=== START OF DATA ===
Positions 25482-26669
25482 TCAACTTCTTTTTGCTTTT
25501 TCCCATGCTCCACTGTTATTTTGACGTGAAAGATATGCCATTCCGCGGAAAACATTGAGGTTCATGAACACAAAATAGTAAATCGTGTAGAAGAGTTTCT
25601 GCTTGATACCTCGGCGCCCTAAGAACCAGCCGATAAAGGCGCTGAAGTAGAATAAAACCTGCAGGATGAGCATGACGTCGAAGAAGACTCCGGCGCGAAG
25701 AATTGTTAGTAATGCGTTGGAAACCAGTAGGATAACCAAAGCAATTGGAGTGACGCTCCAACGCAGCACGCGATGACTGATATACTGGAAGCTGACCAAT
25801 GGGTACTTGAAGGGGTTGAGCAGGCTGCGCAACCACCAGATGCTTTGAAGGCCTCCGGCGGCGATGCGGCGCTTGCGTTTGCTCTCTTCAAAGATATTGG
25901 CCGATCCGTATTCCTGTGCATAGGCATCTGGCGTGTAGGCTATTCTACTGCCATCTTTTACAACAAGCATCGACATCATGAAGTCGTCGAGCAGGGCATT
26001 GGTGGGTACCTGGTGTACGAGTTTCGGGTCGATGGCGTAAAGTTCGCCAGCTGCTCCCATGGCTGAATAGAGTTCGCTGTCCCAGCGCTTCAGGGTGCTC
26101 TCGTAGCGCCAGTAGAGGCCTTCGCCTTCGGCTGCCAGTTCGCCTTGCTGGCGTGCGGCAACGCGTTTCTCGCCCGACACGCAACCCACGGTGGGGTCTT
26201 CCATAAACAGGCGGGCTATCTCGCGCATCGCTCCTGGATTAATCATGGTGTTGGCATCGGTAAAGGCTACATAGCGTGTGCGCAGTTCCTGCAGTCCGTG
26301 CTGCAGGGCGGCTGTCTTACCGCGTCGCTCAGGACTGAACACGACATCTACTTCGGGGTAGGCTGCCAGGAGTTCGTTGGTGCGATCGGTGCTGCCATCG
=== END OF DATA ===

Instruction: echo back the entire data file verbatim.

Positions 25482-26669
25482 TCAACTTCTTTTTGCTTTT
25501 TCCCATGCTCCACTGTTATTTTGACGTGAAAGATATGCCATTCCGCGGAAAACATTGAGGTTCATGAACACAAAATAGTAAATCGTGTAGAAGAGTTTCT
25601 GCTTGATACCTCGGCGCCCTAAGAACCAGCCGATAAAGGCGCTGAAGTAGAATAAAACCTGCAGGATGAGCATGACGTCGAAGAAGACTCCGGCGCGAAG
25701 AATTGTTAGTAATGCGTTGGAAACCAGTAGGATAACCAAAGCAATTGGAGTGACGCTCCAACGCAGCACGCGATGACTGATATACTGGAAGCTGACCAAT
25801 GGGTACTTGAAGGGGTTGAGCAGGCTGCGCAACCACCAGATGCTTTGAAGGCCTCCGGCGGCGATGCGGCGCTTGCGTTTGCTCTCTTCAAAGATATTGG
25901 CCGATCCGTATTCCTGTGCATAGGCATCTGGCGTGTAGGCTATTCTACTGCCATCTTTTACAACAAGCATCGACATCATGAAGTCGTCGAGCAGGGCATT
26001 GGTGGGTACCTGGTGTACGAGTTTCGGGTCGATGGCGTAAAGTTCGCCAGCTGCTCCCATGGCTGAATAGAGTTCGCTGTCCCAGCGCTTCAGGGTGCTC
26101 TCGTAGCGCCAGTAGAGGCCTTCGCCTTCGGCTGCCAGTTCGCCTTGCTGGCGTGCGGCAACGCGTTTCTCGCCCGACACGCAACCCACGGTGGGGTCTT
26201 CCATAAACAGGCGGGCTATCTCGCGCATCGCTCCTGGATTAATCATGGTGTTGGCATCGGTAAAGGCTACATAGCGTGTGCGCAGTTCCTGCAGTCCGTG
26301 CTGCAGGGCGGCTGTCTTACCGCGTCGCTCAGGACTGAACACGACATCTACTTCGGGGTAGGCTGCCAGGAGTTCGTTGGTGCGATCGGTGCTGCCATCG